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DOOM: Born Like This – 2009 – Album review

Rating: ★★★½☆

There are those who will have been desperately waiting, dicks in hand, for this to come out. They will dig the blunted late nineties sound that characterises the first two thirds of this LP and snicker away at the cleverness of Doom’s verse in their little bedrooms. Don’t get me wrong – the man’s lyrics have always been fire – but even when he was more prolific than he has been of late, his output was patchy in terms of beats and cuts, and that is also an issue with this LP. Should you be new to the work of Daniel Dumile (a.k.a Zev Love X, King Geedorah and Viktor Vaughn), he’s been putting out stuff like this under the MF Doom name since Operation Doomsday in 1999 and when I say ‘like this’ I mean esoteric samples, largely drawn from old American cartoons and superhero serials, blunted, dusty, quirky beats and his trademark surreal flows. That’s all well and good, but if MM Food was Operation Doomsday Pt. II, this is Pt. III and while it isn’t qualitatively worse on the whole than previous efforts, it’s lacking some freshness.
The J-Dilla produced Gazzillion Ear is a promising opener which trips along on a Middle Eastern melody but second track Ballskin musically plods – disappointing because Doom drops tight self-referential couplets like, “The flow is towin’ precision as a afro-trim/ All big letters but it isn’t no acronym.” Raekwon vehicle Yessir! picks up the pace but also underwhelms musically. And then there’s shit like eighth track Batty Boyz which is frankly embarrassing. Oh what? It’s a post-modern exploration of the homoerotic subtexts of superhero partnerships? Fuck off. “Oh shoot get a load of that fruit…Bustin’ Batman, head bobbin’, slobbin’ Robin’s knob”. Grow up for fuck’s sake. Is he a fifteen year old insecure about his sexuality or something?
The presence of Ghostface Killah brings some fresh air with Angelz in a 70s orchestral-loop-backed Charlie’s Angels-inspired tale of undercover chicks fighting crime in NYC and Doom’s unconventionality is reflected in his choice of sample on Cellz. Basically an apocalyptic reading by 60s and 70s literary sleazeball poet Charles Bukowski, it now pretty much sounds like a description of modern America.
It’s also an interesting state of affairs when one of the better tracks on a Doom LP doesn’t even feature Doom – so Empress Sharhh’s claim to be Still Dope is one that Doom might want to have a think about. The ultra-short Microwave Mayo rests on a heavy bass groove and Doom redeems himself with throwaway lines like “You could cut the tension with a switch blade/ And serve it on the same plate of hors d’oeuvres that a witch made.” Kurious-collaboration More Rhymin’s spare piano-tinkling melody is promising but at a little over one and a half minutes it’s barely got going before it’s ended. There is a treat towards the end, however, with Supervillainz, although, again at under three minutes, it weighs in on the short side but does employ an inventive staccato beat of the kind you wish he’d used a bit more.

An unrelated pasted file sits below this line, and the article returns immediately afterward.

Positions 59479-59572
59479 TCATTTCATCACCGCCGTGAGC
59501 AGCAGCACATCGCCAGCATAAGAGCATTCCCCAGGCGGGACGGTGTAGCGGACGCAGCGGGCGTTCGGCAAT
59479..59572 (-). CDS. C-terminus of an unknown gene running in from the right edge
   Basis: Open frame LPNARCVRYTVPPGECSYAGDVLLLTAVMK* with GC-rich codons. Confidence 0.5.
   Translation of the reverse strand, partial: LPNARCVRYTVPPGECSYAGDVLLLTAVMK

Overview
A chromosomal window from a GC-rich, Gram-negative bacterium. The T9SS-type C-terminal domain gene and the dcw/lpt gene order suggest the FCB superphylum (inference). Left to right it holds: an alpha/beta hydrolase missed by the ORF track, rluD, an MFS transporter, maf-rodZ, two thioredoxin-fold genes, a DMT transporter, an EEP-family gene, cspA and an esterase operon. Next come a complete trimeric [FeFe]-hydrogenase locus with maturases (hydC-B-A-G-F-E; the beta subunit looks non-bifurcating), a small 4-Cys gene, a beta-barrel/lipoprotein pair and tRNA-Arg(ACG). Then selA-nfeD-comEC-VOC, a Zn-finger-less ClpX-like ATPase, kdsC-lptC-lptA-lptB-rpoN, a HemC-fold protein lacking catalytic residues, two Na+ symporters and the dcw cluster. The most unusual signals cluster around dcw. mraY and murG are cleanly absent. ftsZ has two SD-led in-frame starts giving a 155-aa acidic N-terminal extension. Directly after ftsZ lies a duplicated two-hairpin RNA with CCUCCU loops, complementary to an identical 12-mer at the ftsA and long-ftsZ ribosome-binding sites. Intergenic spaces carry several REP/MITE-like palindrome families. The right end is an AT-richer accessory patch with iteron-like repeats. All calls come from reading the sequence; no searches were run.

I dunno – the lyrics seem generally seem better in the first half while the beats and cuts seem better in the second half. Something doesn’t quite gel with this LP and if you’re new to Doom and think this is dope you’ll be tempted to seek out older (and better) material. If you’re a Doom completist you’ll get yourself a copy of this LP whatever I say – but you’ll know there’s older and better material. Classy cover though.
Out 24 March on Lex Records

Listen to DOOM – Born Like This

DOOM – Myspace

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DOOM: Born Like This – LP release update + tracklist

Finally Lex Records have announced 24 March 2009 as the revised release date for the new Doom (oops – my bad – I mean ‘DOOM’) LP Born Like This READ DOOM – Born Like This – LP review HERE. It is further rumoured on the net that this might not be the only release from DOOM a.k.a. the artist formerly known as ‘MF’ Doom, (or Daniel Dumile to his mum) this year. It’d be funny if the delay was all about the name change too. Imagine – you send your artwork off to the printers only to find out that the ‘MF’ hadn’t been dropped or it said ‘into’ instead of ‘like’. Christ – what a pain. It’d be enough to embitter you against the world for the remainder of your natural life and hide your scarred visage behind a metal mask if a former record label hadn’t already royally pissed you off by shelving your old school masterpiece because of – er – your front cover design.

Born Like This a.k.a the LP formerly known as Born Into This sees production duties mainly shared between DOOM and Jake One and features guests that include Raekwon and Ghostface. Tracklist below. Check back here for a review soon…

DOOM – Born Like This – Tracklist
01. Supervillain Intro
02. Gazillion Ear
03. Ballskin
04. Yessir [ft. Raekwon]
05. Absolutely
06. Rap Ambush
07. Lightworks
08. Batty-Boys
09. Angelz [ft. Tony Starks]
09. Cellz
10. Still Dope [ft. Empress Sharhh]
11. Microwave Mayo
12. More Rhymin’ [ft. Kurious]
13. That’s That
14. Suppervillainz
15. Bump’s Message
16. Thank Ya

DOOM – Myspace

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